"A legal challenge at Scotland's top civil court failed earlier this year but the No To Named Persons (NO2NP) campaign group have secured a hearing at the Supreme Court in London in March."
"The government measure, contained in the Children and Young People (Scotland) Act, assigns a "named person" - such as a teacher or health visitor - to look out for the welfare of children under 18."
"NO2NP argue that ministers have exceeded their powers and are in breach of data protection laws and the human rights of parents but a judge at the Court of Session refused a petition for the judicial review of legislation back in January."
"The campaign group have stated they could even take the case to European courts in search of a favourable review."
"Campaign spokesman Simon Calvert said: "The right to a family life unhindered by state interference is of such vital importance that we feel we have no option but to bring the matter before the Supreme Court..."
"The judgement states that a named person is unable to interfere in family life but merely able to make 'an offer of help, which may simply be rejected'. But the legislation gives a named person broad powers to interfere without parental consent."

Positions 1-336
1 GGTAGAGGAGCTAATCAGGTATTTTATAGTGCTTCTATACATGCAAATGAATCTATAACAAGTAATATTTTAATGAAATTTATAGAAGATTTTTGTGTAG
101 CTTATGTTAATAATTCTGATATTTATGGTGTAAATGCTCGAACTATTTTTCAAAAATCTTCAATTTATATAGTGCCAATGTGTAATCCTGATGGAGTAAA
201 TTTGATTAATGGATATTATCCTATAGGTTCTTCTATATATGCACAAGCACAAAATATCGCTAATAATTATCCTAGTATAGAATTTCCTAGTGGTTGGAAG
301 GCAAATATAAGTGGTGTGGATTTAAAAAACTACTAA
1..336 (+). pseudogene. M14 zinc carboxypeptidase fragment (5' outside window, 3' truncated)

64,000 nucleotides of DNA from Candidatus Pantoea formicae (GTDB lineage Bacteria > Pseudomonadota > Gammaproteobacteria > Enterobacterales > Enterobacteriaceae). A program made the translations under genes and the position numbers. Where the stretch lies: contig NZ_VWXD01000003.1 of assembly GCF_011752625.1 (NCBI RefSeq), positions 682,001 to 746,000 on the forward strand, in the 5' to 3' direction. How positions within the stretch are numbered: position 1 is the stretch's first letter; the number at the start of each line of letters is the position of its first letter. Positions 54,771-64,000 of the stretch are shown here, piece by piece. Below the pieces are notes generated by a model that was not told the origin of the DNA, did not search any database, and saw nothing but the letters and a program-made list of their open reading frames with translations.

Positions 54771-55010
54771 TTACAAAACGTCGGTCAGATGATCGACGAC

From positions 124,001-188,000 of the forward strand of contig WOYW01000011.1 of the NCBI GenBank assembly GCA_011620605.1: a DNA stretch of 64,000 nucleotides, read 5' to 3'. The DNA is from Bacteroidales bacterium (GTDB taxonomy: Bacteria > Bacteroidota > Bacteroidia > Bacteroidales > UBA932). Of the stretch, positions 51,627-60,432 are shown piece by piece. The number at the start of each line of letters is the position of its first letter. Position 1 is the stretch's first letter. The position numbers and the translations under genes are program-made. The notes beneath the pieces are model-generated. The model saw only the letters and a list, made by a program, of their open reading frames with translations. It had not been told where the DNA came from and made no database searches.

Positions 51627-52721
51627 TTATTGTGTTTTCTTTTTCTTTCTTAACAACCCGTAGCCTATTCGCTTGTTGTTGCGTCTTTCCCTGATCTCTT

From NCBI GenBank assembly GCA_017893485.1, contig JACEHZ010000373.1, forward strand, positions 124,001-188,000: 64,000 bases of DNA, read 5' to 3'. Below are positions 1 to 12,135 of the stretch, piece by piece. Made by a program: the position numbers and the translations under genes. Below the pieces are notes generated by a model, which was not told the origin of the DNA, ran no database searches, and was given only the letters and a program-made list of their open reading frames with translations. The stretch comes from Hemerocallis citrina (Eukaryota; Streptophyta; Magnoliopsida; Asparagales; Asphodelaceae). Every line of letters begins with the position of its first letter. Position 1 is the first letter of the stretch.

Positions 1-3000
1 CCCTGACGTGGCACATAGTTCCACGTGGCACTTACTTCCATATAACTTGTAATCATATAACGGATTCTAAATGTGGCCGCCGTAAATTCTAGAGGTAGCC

The Scottish government will insist that the Named Person is merely a single point of contact for families backed up by health workers and teachers doing what they have always done.
But it`s all about the data.
THE SNP is to create a £12million database containing medical details about every child in Scotland, with officials admitting the trove of information could be stored abroad. It will work alongside the controversial Named Person scheme, allowing health workers to "monitor" youngsters at the click of a button and flagging up parents who refuse vaccinations.
The network will join with another upgraded NHS database containing the medical records of everybody north of the Border, known as the Community Health Index (CHI)...Ten-year contracts for both projects have been put out to tender by the Scottish Government, with a target start date of August 2016 and a total cost of up to £32million.
In England, Integrated Children`s Services was supported by ContactPoint a database that cost £224m to set up and £41m a year to run. It was criticised for privacy, security and child protection reasons and was shut down in 2010.
The same criticisms apply to the Named Person scheme.